With consumers now using a wide range of devices to access the web rather than solely a desktop computer, there are now hundreds of different screens sizes that website owners and developers need to consider – this is where Responsive Design can help.
A responsive designed website is one that will respond to the device that is being used to view it and then displays the appropriate output / layout for that device. This approach enables you to have one website that will display across a range of devices without the need to have multiple websites for different screen sizes.
I recently completed the development of a responsive site and chose to go down the ‘mobile first’ route, a popular method based on developing for smaller screen sizes first and progressively enhancing the website for larger screen sizes or browsers with more capabilities.
From a programming perspective, the mobile first approach helps organise and make code more maintainable, adding features as the screen size increases instead of removing features for smaller sizes.
A big consideration when designing for smaller screens is bandwidth. More often than not a user with a smaller-screened device will be using a slower connection than a user on a desktop/laptop, so it is important to make decisions about what to load for mobile and what extra content/features you then load dynamically for larger screen sizes.
For this particular project I chose not to use a full UI framework. After considering the size and content of the design, I thought it was unnecessary and decided to start off using HTML5 Boilerplate template, which has become somewhat of an industry standard.
When we only had to cater for desktop screen sizes, the goal for many was to create pixel perfect websites from designs. This was never 100% achievable as browsers always render some elements differently.
Now that we have to build for hundreds of screen sizes, we need to be flexible in what we expect. Websites will look different across devices and that should not be seen as a problem. As long as the user can access the content from various devices in a well designed, usable and functional website, that is what our goal should be.
The end result is a website that performs and displays well on a range of devices from smartphones and tablets to ‘traditional’ desktop screens.
Key considerations of Responsive design
The key components that make up responsive design are fluid layouts, flexible media elements and using CSS Media queries to adapt the layout.
- Fluid grids – instead of using fixed pixel dimensions for layout, we specify dimensions using percentages or ems. This ensures that layouts will adjust to different screen sizes based on the percentage specified, not a fixed width, which could be wider than the device being used.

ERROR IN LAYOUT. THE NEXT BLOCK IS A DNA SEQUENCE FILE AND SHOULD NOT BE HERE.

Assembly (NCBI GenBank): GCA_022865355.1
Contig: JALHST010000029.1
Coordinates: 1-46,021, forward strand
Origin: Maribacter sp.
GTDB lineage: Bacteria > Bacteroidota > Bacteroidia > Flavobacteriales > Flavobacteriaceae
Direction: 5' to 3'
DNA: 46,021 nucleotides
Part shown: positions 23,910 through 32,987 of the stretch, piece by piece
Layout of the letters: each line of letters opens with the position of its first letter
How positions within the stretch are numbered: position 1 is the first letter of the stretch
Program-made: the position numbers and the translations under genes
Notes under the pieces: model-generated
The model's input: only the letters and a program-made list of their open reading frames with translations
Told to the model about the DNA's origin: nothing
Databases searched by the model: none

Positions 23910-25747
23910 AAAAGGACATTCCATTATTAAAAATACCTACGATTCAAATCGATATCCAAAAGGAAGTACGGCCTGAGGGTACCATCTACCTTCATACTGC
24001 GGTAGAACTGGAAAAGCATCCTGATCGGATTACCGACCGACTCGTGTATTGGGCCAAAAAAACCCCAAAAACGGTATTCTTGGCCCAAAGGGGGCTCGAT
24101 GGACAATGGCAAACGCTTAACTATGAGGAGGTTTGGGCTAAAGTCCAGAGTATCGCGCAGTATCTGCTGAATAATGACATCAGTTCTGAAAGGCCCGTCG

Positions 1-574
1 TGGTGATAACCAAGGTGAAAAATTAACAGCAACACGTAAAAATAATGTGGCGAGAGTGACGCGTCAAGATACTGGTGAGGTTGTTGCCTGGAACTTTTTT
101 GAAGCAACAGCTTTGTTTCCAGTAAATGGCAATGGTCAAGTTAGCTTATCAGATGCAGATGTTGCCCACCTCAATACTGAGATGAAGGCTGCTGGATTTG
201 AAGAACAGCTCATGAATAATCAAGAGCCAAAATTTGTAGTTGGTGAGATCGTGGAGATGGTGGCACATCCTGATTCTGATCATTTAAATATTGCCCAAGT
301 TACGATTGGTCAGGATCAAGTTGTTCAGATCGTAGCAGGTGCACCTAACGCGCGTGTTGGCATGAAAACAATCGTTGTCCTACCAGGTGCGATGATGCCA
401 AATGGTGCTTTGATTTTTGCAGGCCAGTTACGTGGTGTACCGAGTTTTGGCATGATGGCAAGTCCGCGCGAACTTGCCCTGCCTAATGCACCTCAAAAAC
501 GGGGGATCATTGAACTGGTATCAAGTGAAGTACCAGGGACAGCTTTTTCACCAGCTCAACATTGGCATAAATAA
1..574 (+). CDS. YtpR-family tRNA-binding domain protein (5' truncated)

- Flexible media – media such as images and videos can be made to scale appropriately for the screen size. You can set a maximum width on images/video players and then scale them up or down automatically depending on screen size.
- CSS media queries – this is where a lot of the heavy lifting in responsive design is done. Using media queries we can specify ‘breakpoints’ in the CSS and create different rules for each breakpoint so the layouts can be adapted appropriately. These breakpoints are generally based on the screen width of the device being used. There are also other properties we can use to create the breakpoints such as screen height, device orientation and resolution – the latter being helpful to enhance websites for ‘retina’ devices.
When a responsive site is developed, its best to set the CSS media query breakpoints into logical groups such as small (mobile), medium (tablets) and large (desktop) instead of trying to target specific devices. The sheer number of screen sizes would make it non-maintainable. Create a prototype of the site design – it helps in testing and deciding where breakpoints should be set in relation to site content.
There are many responsive frameworks available, ranging from very basic grid systems to full UI frameworks containing grid systems and UI components/widgets.
Using a lightweight template (HTML5 Boilerplate) and developing on top of that seems the best approach. It ensures that you have full control from the start and only develop code for what you need on a project without the unnecessary extras of a larger framework.